Illinois, Indiana, Michigan and Wisconsin have almost three spaces for every car. That means more urban heat and less runoff.
- The first regional survey of parking lots found 1,260 square kilometers of paved spaces in Great Lakes states.
- Parking lots lead to hotter cities, less ground water and less healthy streams.
- The solution of parking lot overpopulation is to change how parking is used and regulated.
The states of Illinois, Indiana, Michigan and Wisconsin together have 1,260 square kilometers of paved parking lots, according to a new study. That amounts to more than 2.5 spaces for every car and almost five percent of urban land use.
And that's not counting on-street parking and parking structures.
"Every vehicle is also associated with a home, so it's really more like three or three and a half spaces per car," said landscape ecologist Amelie Davis, who worked on the study while at Purdue University.
Ample parking spaces may seem like a good thing until you consider the negative effects of all that pavement. Previous research has shown that pavement makes cities hotter in the summer, increases run-off, decreases water reaching local aquifers and even warms up rainwater before it reaches streams -- to the detriment of aquatic wildlife.
"Anyone who walks on pavement barefoot knows," said Davis of the way asphalt turns baking hot in the sun
To quantify the parking lots in the Great Lakes states Davis and her colleagues used aerial images of various randomly chosen urban areas in the states and traced only those things that are clearly parking lots. The tracings were collected and quantified by GIS (geographic information systems) software to calculate the parking lot areas.
"Basically all we did was trace with the mouse," Davis explained, "so you have a digital layer of all the parking lots."
They then scaled it up statistically to get a estimate of the states' parking lot areas. They published the results in the May 30 issue of the journal Landscape and Urban Planning.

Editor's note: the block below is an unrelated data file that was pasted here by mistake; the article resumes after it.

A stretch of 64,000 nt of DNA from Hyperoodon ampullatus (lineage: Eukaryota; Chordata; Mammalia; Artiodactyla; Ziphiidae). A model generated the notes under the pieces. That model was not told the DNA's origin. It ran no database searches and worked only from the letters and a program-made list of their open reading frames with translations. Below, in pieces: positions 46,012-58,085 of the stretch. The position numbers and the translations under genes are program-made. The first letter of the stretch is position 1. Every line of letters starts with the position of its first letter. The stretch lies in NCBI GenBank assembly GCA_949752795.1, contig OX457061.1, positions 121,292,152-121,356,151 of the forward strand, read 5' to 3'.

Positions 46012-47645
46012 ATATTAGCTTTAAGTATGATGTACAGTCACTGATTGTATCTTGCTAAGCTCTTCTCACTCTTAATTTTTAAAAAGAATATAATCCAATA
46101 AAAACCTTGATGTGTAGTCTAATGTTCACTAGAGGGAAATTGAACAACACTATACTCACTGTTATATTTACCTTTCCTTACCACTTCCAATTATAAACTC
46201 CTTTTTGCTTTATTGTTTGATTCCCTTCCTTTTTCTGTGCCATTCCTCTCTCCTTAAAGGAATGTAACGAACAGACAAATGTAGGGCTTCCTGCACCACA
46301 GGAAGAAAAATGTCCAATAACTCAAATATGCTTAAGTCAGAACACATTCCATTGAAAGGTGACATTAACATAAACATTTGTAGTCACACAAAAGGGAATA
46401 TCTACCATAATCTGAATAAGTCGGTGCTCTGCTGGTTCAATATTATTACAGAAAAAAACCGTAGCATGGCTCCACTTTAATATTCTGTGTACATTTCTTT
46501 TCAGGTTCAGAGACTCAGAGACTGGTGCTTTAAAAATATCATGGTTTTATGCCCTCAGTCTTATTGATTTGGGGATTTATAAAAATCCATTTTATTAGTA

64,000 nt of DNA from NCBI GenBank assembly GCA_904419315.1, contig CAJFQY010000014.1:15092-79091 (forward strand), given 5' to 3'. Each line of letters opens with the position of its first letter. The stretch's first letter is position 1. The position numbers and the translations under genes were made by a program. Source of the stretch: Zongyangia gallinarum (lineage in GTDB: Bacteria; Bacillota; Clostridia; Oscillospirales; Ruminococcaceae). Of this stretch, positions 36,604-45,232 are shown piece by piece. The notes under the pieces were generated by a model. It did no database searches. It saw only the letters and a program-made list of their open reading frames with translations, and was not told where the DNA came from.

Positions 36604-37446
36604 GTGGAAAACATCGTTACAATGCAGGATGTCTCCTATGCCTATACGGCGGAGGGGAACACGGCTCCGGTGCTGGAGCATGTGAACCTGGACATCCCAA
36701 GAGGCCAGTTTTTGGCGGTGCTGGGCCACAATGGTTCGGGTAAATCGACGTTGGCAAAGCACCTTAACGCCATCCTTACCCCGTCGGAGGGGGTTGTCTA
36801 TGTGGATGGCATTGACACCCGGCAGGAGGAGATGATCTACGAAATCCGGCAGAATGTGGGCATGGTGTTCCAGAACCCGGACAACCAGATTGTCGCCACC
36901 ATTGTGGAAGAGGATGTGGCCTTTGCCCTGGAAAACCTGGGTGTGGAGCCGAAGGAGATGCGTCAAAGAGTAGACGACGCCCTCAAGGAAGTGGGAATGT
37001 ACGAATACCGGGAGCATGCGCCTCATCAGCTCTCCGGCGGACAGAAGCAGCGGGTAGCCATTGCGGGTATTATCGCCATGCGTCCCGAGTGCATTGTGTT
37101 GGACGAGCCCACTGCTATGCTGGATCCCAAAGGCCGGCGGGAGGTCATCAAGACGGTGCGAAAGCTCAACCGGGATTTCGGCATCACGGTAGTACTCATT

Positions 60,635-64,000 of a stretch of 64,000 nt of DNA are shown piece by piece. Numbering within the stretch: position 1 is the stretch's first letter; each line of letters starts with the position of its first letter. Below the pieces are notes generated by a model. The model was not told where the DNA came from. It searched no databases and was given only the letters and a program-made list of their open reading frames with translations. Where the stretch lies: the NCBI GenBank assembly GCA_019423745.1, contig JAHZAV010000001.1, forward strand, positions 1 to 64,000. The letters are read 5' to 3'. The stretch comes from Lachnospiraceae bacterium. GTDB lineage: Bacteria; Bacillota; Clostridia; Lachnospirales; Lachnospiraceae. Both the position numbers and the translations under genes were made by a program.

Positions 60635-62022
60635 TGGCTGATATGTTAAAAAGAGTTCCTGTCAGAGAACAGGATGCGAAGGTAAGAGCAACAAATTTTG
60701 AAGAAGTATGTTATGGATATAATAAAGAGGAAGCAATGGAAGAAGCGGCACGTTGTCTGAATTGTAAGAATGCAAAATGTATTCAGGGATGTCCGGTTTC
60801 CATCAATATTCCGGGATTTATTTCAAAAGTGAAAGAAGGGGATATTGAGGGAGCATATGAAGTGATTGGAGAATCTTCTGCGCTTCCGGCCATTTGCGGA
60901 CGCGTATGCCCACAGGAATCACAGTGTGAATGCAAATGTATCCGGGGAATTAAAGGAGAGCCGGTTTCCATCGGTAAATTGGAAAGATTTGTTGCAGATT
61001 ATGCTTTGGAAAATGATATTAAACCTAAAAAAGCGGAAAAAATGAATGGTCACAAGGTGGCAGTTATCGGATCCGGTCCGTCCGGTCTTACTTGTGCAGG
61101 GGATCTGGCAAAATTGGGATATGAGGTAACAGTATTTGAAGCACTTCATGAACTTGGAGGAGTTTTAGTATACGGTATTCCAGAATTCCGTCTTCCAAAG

Just why there is so much parking is a matter that has long been of interest to Donald Shoup of UCLA.
"Parking is so heavily regulated in terms of minimum spaces," said Shoup. Typically city or county regulations require a certain minimum number of spaces per square feet of floor space of business. The type of business matters too.
Restaurants, for instance, require more space than an accountant's office. But it's a minimum, not a maximum number of spaces, and there is a tendency for businesses to lean towards more spaces, since no one wants to lose a customer because of lack of parking.
As a result, cities have no way of knowing how many parking spaces there are, Shoup said.
Several things can be done, however, to keep parking lots from taking over, he said. One is to set maximums for parking spaces. Another is to allow businesses and residential areas to share parking areas, so that a bank, for instance, uses the parking during the day and a bar uses it at night.
"It's very difficult to get permission to do it," said Shoup. "You have to go through an elaborate calculation."
Ultimately, the best answer is to reduce or eliminate minimum parking space requirements and to charge for parking, said Shoup. And the latter idea only really works if the money made goes toward improving the area where the parking is located.
"Everybody wants to park for free, including me," said Shoup. But not if it leads to more seas of pavement.